An action setting forth a claim of undue influence is among the most common methods of contesting a will; however, an action for undue influence can also be effective in challenging lifetime gifts. As a general matter, undue influence is defined as mental, moral, or physical exertion which has destroyed the free agency of a party by preventing that party from following the dictates of his own mind and will and accepting instead the domination and influence of another. A plaintiff claiming undue influence has the burden of demonstrating a confidential relationship between the donor and the donee.

A confidential relationship encompasses all relationships whether legal, natural, or conventional in their origin, in which confidence is naturally inspired, or, in fact, reasonably exists. It exists where the relations between the parties appear to be of such a character as to render it certain that they do not deal on terms of equality, but that either on the one side from superior knowledge of the matter derived from a fiduciary relation, or from over-mastering influence; or on the other from weakness, dependence or trust justifiably reposed, unfair advantage is rendered probable. Family relations are among the most natural of confidential relationships.

In a will contest, a plaintiff additionally bears the burden of demonstrating suspicious circumstances. Though subjective and fact sensitive, such circumstances exist where a testator is isolated from others and dependent upon the beneficiary, where a beneficiary is involved in assisting the testator in the preparation of the will, or where there are questions as to the testators capacity, among other things.

Yet, in challenging a gift during the donor’s lifetime a plaintiff can present evidence of suspicious circumstances, but is not required. The reason for this is that a living donor is not likely to give to another something that he or she can still enjoy. The only requirement to create a presumption is the existence of a confidential relationship. Thereafter, the recipient of a challenged gift has the burden of showing by clear and convincing evidence not only that no deception or undue influence was used, and that all was fair, open and voluntary, but also that it was well understood.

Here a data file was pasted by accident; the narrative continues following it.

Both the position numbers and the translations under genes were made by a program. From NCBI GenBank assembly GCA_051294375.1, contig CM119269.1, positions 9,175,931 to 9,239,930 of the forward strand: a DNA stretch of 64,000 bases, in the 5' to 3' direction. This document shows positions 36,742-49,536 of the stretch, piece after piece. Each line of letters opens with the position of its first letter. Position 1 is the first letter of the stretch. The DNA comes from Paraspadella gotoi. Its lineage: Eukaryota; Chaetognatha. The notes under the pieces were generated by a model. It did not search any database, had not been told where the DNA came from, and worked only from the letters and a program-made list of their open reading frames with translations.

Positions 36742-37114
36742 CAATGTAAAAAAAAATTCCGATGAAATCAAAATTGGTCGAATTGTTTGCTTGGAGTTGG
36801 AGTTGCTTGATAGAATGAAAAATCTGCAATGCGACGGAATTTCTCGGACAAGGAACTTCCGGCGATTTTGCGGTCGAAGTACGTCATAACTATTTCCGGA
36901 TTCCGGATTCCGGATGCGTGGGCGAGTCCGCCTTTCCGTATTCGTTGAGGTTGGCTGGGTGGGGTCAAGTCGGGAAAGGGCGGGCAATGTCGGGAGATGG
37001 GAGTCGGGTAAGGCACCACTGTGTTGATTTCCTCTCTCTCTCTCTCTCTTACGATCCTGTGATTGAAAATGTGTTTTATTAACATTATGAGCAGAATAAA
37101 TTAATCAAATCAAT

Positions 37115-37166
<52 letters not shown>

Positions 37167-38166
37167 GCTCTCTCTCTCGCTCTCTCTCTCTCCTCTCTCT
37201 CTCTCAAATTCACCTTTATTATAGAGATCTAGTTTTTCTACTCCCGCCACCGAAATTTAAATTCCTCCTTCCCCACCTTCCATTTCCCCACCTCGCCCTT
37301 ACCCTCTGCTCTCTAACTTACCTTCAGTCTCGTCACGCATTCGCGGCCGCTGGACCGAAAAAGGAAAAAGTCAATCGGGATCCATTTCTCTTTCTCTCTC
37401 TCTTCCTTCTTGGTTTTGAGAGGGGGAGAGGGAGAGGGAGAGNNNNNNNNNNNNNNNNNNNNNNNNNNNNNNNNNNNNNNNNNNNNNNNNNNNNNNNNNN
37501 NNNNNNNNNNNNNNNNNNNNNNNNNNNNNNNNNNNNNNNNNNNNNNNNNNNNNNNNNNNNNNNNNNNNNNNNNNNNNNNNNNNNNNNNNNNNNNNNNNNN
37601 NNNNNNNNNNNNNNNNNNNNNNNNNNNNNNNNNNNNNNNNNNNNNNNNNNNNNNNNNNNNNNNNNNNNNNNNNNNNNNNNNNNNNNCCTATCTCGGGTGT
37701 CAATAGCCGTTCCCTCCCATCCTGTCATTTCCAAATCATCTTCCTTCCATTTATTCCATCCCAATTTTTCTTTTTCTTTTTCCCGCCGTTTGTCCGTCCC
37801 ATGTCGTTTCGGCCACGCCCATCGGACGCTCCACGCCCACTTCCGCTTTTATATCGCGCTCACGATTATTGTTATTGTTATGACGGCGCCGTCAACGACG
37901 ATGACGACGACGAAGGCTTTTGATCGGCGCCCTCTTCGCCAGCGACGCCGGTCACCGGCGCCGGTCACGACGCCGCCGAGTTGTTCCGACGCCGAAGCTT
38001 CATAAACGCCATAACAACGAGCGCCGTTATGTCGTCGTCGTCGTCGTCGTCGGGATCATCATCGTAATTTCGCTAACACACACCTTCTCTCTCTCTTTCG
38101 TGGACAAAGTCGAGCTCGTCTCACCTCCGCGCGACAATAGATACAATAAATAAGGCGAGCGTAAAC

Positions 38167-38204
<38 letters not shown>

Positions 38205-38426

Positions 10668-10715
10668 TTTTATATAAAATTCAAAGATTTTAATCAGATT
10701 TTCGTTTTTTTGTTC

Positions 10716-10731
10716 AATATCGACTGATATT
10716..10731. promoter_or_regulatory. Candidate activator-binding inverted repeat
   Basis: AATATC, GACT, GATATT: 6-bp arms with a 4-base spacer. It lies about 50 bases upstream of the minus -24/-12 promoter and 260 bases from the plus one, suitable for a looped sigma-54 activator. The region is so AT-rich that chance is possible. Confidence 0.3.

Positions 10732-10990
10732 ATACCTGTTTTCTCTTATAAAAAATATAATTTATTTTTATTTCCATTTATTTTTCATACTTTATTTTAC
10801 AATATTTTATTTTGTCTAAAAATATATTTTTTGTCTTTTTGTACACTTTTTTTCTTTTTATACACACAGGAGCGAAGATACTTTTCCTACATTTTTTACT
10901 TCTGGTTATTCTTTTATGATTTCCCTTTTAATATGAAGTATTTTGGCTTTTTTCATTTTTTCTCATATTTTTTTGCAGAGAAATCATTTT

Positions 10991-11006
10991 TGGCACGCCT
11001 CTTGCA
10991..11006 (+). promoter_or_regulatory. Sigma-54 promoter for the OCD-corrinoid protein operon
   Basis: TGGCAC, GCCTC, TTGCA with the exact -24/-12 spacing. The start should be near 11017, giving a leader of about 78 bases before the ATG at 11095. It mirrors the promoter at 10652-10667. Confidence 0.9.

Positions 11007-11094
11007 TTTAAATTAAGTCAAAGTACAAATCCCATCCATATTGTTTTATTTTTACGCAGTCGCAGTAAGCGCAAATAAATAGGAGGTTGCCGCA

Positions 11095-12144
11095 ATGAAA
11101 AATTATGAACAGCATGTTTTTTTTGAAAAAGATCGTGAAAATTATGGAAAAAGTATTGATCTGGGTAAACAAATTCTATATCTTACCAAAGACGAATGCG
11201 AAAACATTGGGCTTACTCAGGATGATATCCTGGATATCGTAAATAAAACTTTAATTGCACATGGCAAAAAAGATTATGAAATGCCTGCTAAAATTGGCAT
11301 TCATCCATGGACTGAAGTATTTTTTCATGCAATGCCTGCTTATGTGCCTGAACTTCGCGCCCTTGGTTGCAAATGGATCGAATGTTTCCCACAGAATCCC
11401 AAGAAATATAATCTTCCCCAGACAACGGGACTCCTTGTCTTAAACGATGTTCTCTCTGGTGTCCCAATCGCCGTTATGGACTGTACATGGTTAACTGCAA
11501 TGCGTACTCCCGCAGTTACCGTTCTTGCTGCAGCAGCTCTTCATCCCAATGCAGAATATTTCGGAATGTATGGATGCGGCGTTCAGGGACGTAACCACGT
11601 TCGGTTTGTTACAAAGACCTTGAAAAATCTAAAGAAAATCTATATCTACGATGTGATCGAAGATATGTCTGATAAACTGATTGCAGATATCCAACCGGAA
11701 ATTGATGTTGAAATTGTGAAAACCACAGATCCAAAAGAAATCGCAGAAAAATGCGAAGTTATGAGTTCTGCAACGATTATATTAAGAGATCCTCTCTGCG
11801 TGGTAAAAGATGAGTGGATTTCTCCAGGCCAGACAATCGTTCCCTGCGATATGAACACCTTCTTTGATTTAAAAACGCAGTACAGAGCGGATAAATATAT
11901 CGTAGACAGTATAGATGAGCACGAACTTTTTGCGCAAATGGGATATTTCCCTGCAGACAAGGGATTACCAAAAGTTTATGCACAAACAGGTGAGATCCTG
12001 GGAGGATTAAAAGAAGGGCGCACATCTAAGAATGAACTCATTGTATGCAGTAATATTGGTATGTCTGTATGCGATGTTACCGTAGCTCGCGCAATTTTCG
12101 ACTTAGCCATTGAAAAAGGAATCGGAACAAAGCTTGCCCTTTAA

Depending on the type of gift, rebutting a claim of undue influence for a lifetime gift may not be difficult. But where the gift is substantial, courts will generally view a challenged gift with greater scrutiny. An example of this is where a donor is dependent on and makes an improvident gift to a donee that strips the donor of all or virtually all his or her assets. In such circumstances, a presumption will arise that the donor did not understand the consequences of his act and the donee must show that the donor had the benefit of competent and disinterested counsel. Similarly, when a physically or mentally weakened donor, without receiving any advice, makes a gift to a donee on whom the donor depends. If that gift leaves the donor without adequate means of support, the presumption of undue influence can be conclusive.

As a practical matter, this raises concerns for parties who give and receive gifts of significance. While an attorney need not be involved for every act of giving, parties should be mindful of potential allegations of undue influence to ensure that gifts will survive any subsequent challenge. Certainly those who have concerns of undue influence—related either to a will or a lifetime gift—should consult with an attorney regarding any potential claim.